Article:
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Monday, May 19, 2014


More on ERs
The economics of hospital Emergency Rooms continues to be a puzzle.
The May 14 issue of The Boston Globe reports that Steward, a large for-profit hospital chain operating in Southeastern Massachusetts, has entered into an affiliation with AFC Doctors Express, a growing urgent care provider with nine clinics in the area served by Steward.
The story under the byline of Robert Wiseman pointed out that a patient who ran up a $2000 bill in an emergency room could perhaps be treated in a Doctors Express clinic for $200.
The story did not go on to mention that if the affiliation resulted in a patient transferring from the high to the low cost facility, and if nothing else changed, Steward would lose financially.  If it is was a fee-for-service patient, Steward would lose more income than it would save in cost.  If the patient were financed by capitation, the amount paid for the urgent care visit would be more than the amount saved.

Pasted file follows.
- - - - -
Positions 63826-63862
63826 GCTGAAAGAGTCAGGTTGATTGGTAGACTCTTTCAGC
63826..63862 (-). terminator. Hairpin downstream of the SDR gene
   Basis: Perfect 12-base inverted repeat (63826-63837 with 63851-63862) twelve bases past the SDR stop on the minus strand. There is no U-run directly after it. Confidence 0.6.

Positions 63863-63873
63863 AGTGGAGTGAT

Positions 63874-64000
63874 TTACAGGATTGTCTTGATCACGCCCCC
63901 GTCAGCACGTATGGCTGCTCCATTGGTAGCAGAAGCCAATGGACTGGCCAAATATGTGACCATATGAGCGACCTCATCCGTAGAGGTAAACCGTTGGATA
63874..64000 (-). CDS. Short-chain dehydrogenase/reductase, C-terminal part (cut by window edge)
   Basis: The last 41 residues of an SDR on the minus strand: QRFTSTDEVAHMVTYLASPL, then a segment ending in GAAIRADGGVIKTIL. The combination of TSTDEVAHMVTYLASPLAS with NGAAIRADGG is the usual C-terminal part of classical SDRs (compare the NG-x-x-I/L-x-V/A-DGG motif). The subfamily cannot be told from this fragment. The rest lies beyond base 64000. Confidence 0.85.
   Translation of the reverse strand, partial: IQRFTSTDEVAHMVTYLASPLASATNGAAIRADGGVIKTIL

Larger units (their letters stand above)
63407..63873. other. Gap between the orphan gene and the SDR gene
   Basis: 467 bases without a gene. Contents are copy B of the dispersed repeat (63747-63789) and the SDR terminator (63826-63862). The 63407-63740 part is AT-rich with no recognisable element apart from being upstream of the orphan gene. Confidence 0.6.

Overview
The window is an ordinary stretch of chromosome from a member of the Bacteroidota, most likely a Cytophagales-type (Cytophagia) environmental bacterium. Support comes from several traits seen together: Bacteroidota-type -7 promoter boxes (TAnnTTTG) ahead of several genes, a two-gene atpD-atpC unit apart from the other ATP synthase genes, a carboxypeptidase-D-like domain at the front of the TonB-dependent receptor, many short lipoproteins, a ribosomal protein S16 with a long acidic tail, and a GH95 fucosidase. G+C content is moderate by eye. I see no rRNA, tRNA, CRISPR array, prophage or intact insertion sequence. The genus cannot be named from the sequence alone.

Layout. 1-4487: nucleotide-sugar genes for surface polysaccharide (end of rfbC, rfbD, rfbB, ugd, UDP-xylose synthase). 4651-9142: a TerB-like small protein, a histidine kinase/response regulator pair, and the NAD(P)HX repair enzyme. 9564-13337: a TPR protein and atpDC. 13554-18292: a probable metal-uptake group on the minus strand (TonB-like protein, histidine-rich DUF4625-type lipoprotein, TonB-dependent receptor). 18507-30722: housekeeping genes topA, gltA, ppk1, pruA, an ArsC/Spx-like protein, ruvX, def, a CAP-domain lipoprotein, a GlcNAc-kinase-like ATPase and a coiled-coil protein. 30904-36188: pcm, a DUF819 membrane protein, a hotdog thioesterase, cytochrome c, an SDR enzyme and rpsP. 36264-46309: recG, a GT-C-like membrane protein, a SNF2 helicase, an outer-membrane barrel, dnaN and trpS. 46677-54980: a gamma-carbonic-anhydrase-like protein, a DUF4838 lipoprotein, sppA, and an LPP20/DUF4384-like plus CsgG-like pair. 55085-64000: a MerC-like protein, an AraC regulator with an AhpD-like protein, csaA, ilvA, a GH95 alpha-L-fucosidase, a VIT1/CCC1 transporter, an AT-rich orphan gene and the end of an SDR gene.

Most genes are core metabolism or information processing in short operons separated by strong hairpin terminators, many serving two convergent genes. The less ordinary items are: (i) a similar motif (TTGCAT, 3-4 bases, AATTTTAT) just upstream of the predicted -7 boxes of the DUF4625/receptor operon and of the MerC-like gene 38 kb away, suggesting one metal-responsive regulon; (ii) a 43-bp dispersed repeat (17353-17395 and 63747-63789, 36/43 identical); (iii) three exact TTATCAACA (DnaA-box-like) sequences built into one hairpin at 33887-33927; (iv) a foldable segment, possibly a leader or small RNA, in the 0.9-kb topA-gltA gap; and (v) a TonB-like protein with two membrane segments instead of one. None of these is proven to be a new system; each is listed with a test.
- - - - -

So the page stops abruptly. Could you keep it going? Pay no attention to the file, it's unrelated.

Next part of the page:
Steward being a for-profit enterprise funded by clever venture capitalists, I suspect it understands the economics of all this very well and that what it is after from Doctors Express is a new batch of patients, enough of whom will also use its ER to offset any such loss.
Discussing the reasons for the affiliation, Dr. Ralph de la Torre, CEO of Steward, was quoted as saying “We need to get some of these visits out of emergency rooms and into urgent care centers, which are far more convenient and a less stressful environment for patients.”
He didn’t mention any cost savings, leaving discussion of the economic puzzle to reporter Wiseman

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